Scale Invariant Detection: Summary
• Given: two images of the same scene with a large scale difference
between them
• Goal: find the same interest points independently in each image
• Solution: search for maxima of suitable functions in scale and in space
(over the image)

Methods:
1.    Harris-Laplacian [Mikolajczyk, Schmid]: maximize Laplacian over
scale, Harris’ measure of corner response over the image
2.    SIFT [Lowe]: maximize Difference of Gaussians over scale and space

Computer Vision : CISC 4/689
Contents
•   Harris Corner Detector
– Description
– Analysis
•   Detectors
– Rotation invariant
– Scale invariant
– Affine invariant (maybe later)
•   Descriptors
– Rotation invariant
– Scale invariant
– Affine invariant

Computer Vision : CISC 4/689
Affine Invariant Detection

• Above we considered:
Similarity transform (rotation + uniform scale)

• Now we go on to:
Affine transform (rotation + non-uniform scale)

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Affine Invariant Detection
•   Take a local intensity extremum as initial point
•   Go along every ray starting from this point and stop when extremum of
function f is reached

f

points along the ray

• We will obtain approximately
corresponding regions

Remark: we search for scale
in every direction

Computer Vision : CISC 4/689
T.Tuytelaars, L.V.Gool. “Wide Baseline Stereo Matching Based on Local,
Affinely Invariant Regions”. BMVC 2000.
Affine Invariant Detection
•   Algorithm summary (detection of affine invariant region):
– Start from a local intensity extremum point
– Go in every direction until the point of extremum of some function f
– Curve connecting the points is the region boundary
– Compute geometric moments of orders up to 2 for this region
– Replace the region with ellipse

Computer Vision : CISC 4/689
T.Tuytelaars, L.V.Gool. “Wide Baseline Stereo Matching Based on Local,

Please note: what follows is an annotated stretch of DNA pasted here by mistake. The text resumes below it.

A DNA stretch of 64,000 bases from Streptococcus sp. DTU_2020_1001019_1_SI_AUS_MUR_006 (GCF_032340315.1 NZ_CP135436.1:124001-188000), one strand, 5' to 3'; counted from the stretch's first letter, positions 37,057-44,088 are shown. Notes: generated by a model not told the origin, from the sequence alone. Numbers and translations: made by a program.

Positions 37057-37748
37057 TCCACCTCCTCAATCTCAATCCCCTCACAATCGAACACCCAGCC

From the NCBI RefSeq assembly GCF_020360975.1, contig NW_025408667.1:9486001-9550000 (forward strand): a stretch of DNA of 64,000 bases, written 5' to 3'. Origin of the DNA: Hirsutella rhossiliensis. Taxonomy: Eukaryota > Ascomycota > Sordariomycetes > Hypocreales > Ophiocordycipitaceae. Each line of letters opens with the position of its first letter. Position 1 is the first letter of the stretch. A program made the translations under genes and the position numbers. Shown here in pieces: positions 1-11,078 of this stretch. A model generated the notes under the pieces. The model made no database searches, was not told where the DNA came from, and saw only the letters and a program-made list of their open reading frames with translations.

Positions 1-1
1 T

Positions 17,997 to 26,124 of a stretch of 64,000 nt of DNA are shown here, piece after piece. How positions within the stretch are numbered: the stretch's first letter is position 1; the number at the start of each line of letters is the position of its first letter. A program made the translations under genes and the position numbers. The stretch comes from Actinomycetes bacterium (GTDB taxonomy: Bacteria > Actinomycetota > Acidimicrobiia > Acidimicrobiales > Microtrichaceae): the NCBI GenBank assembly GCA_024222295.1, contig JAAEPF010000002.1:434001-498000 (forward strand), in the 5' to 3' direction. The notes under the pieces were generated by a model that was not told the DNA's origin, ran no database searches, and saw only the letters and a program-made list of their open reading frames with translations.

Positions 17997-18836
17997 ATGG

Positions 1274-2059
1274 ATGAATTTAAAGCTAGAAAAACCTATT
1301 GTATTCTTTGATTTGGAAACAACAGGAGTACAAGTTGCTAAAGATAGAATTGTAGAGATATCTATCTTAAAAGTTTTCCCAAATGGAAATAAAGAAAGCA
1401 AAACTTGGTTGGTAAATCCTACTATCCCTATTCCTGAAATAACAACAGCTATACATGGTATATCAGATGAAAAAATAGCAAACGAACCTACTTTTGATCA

Affinely Invariant Regions”. BMVC 2000.
Affine Invariant Detection : Summary
•    Under affine transformation, we do not know in advance shapes of the
corresponding regions
•    Ellipse given by geometric covariance matrix of a region robustly approximates
this region
•    For corresponding regions ellipses also correspond

Methods:
1.    Search for extremum along rays [Tuytelaars, Van Gool]:
2.    Maximally Stable Extremal Regions [Matas et.al.]

Computer Vision : CISC 4/689
Contents
•   Harris Corner Detector
– Description
– Analysis
•   Detectors
– Rotation invariant
– Scale invariant
– Affine invariant
•   Descriptors
– Rotation invariant
– Scale invariant
– Affine invariant

Computer Vision : CISC 4/689
Point Descriptors
• We know how to detect points             Point descriptor should be:
• Next question:                              1. Invariant
How to match them?
2. Distinctive

?

Computer Vision : CISC 4/689
Contents
•   Harris Corner Detector
– Description
– Analysis
•   Detectors
– Rotation invariant
– Scale invariant
– Affine invariant
•   Descriptors
– Rotation invariant
– Scale invariant
– Affine invariant

Computer Vision : CISC 4/689
Descriptors Invariant to Rotation
• Harris corner response measure:
depends only on the eigenvalues of the matrix M

 I x2                     IxI y 
M   w( x, y )                             2 
x, y        Ix I y
                           Iy  

Computer Vision : CISC 4/689
C.Harris, M.Stephens. “A Combined Corner and Edge Detector”. 1988
Descriptors Invariant to Rotation
• Find local orientation

• Compute image derivatives relative to this
orientation